By Joe Marconi
You spend a lot of time and money finding an hiring an employee. Whether it be a technician, service advisor or office worker. However, the real work to ensure that the new employee is up and running begins when you hire that person. Don't make the mistake of thinking that a new-hire can be put to work without an orientation period. No matter how experienced someone may be, take the time to slowly acclimate that person to your shop, your other employees and your systems and procedures. The time you take in the beginning will help to create a long-lasting employee relationship.
By Elite Worldwide Inc.
By Bob Cooper
When it comes to keeping your employees operating at peak performance, I am sure you will agree that training is critical. Accordingly, I felt it would be appropriate for me to provide you with what Elite feels to be the most important considerations when it comes to training your team.
First of all, here in the U.S. both physicians and attorneys are required to participate in continued education, and I feel your team members should be required as well. It is for this reason that I would strongly encourage you to have a policy in place that mandates that as a condition of ongoing employment, each year your technicians will need to complete (as an example) at least 40 hours of training, and your advisors will need to complete at least 8 hours of training. In all cases, the training will need to be company approved.
Secondly, as we all know, there is no one right answer for who pays for the training, but you may want to consider this. As soon as the employee has completed their training, they have benefited, because they are now more knowledgeable. On the other hand, as the owner of the shop, you will not benefit (economically) until your employee has applied their new-found knowledge, and the application has increased their productivity. I am sure you will agree, these two reasons alone suggest that an employee should invest in their own training. Additionally, when someone has their own dollars invested in any type of training, they will take it much more seriously.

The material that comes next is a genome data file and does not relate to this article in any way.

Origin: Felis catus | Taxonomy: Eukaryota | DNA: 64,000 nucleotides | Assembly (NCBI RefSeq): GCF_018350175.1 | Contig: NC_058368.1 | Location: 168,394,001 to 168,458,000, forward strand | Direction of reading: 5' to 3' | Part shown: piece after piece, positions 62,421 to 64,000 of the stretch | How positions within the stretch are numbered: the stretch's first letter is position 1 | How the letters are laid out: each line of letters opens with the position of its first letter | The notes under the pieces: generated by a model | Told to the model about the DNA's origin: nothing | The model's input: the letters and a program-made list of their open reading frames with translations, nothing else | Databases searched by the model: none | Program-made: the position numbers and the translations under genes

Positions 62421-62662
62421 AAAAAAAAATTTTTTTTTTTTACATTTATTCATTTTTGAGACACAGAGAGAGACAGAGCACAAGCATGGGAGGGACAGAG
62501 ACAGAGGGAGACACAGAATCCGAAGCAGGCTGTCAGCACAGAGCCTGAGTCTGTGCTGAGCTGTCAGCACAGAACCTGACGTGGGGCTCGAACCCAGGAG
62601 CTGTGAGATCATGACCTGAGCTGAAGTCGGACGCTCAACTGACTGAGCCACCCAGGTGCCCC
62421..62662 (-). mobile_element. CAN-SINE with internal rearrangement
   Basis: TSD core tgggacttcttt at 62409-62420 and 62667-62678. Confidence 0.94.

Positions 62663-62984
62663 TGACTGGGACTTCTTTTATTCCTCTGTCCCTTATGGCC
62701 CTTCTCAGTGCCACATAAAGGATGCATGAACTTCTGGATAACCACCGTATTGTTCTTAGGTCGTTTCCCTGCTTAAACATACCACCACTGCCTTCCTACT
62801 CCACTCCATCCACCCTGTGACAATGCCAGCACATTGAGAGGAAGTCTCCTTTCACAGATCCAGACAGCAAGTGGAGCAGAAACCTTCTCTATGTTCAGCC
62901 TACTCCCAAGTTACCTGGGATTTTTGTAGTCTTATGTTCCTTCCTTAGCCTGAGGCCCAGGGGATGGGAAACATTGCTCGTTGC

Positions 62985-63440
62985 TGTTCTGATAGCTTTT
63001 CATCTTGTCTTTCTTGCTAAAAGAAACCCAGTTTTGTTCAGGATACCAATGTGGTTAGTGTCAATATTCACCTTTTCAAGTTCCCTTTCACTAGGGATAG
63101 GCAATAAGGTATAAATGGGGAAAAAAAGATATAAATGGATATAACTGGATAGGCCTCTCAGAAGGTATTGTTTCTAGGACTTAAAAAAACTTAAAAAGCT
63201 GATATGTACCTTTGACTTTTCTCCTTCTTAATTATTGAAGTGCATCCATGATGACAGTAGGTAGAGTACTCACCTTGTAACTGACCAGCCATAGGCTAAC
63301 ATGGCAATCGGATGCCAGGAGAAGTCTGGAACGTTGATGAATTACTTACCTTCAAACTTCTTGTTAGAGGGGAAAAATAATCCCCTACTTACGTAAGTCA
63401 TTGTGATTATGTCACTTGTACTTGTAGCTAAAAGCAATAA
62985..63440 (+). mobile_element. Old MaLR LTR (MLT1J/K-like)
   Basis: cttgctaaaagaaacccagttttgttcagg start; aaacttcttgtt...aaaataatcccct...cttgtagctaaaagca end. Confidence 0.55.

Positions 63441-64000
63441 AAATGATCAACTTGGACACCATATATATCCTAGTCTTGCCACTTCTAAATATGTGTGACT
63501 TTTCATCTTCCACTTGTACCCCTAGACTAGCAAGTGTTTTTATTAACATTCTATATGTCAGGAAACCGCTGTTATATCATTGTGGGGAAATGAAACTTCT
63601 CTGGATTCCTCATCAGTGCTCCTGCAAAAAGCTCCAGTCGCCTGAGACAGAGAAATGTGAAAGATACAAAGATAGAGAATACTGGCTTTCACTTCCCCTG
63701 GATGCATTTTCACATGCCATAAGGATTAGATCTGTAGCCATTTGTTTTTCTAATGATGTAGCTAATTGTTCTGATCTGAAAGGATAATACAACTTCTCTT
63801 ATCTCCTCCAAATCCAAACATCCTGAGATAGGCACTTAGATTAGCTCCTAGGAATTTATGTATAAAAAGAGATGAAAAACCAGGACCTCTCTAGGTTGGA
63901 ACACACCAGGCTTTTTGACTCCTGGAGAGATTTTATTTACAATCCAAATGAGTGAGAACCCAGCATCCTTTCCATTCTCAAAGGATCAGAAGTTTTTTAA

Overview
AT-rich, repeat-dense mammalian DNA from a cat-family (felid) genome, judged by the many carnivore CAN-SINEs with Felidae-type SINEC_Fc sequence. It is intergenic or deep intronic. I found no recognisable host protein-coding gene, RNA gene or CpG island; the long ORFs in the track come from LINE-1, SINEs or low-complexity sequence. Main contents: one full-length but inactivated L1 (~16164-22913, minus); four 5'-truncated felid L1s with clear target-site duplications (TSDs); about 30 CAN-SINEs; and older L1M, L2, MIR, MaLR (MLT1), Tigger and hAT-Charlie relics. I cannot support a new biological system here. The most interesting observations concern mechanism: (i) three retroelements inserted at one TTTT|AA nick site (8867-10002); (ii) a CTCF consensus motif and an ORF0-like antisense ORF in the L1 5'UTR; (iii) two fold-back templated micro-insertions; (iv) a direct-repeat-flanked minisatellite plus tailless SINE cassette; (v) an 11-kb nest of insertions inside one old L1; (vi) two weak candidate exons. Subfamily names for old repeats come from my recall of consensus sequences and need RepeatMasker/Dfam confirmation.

Accordingly, you may want to consider having the employee pay a percentage of the cost of the training, and letting them know that if they are still employed with you XX months later, you will then reimburse them for their contribution. If they are cash strapped, you can always do a payroll deduction spread out over 2-3 pay periods.
If you find you have to sell your employees on participating in such classes, you will ultimately discover it’s due to one of two reasons. One, they don’t see the value in such courses, and if you discover this to be the case, you may find that they have taken courses in the past that were sub-par, and they lost interest. In such cases you need to sell them on how you select the courses, and/or have them participate in the selection process. On the other hand, if you find you have an employee that has little or no interest, or if they suggest there is nothing left that they can learn, then clearly you have the wrong employee.
Whether or not they are paid for their time taking the courses is subject to state laws, and to your discretion. Just bear in mind that the only thing worse than training an employee and having them leave, is not training them, and having them stay.
Since 1990, Bob Cooper has been the president of Elite (www.EliteWorldwide.com), a company that strives to help shop owners reach their goals and live happier lives, while elevating the industry at the same time. The company offers the industry’s #1 peer group of 90 successful shop owners, training and coaching from top shop owners, service advisor training, along with online and in-class sales, marketing and shop management courses. You can contact Elite at [email protected], or by calling 800-204-3548.
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By Joe Marconi
Below is a link to an article in Ratchet and Wrench Magazine about what Valvoline is doing about the tech shortage. The aftermarket needs to look at social media and other unconventional ways to bring techs to our industry.
By James Boswell
I am trying to get some real-world perspective on using the Mitchell 1 system. Specifically, I am trying to account for bad debt, but setting it up as a payment type doesn't seem to be a good idea because it shows in my Revenue reporting as a taxable sale. Is there any way to adjust this or is their a best practice for tracking bad debt?
On another note, I would love to be able to chat with someone who has used this system for years and is willing to share some of their best practices in general. Let me know if you might be open to starting a dialogue.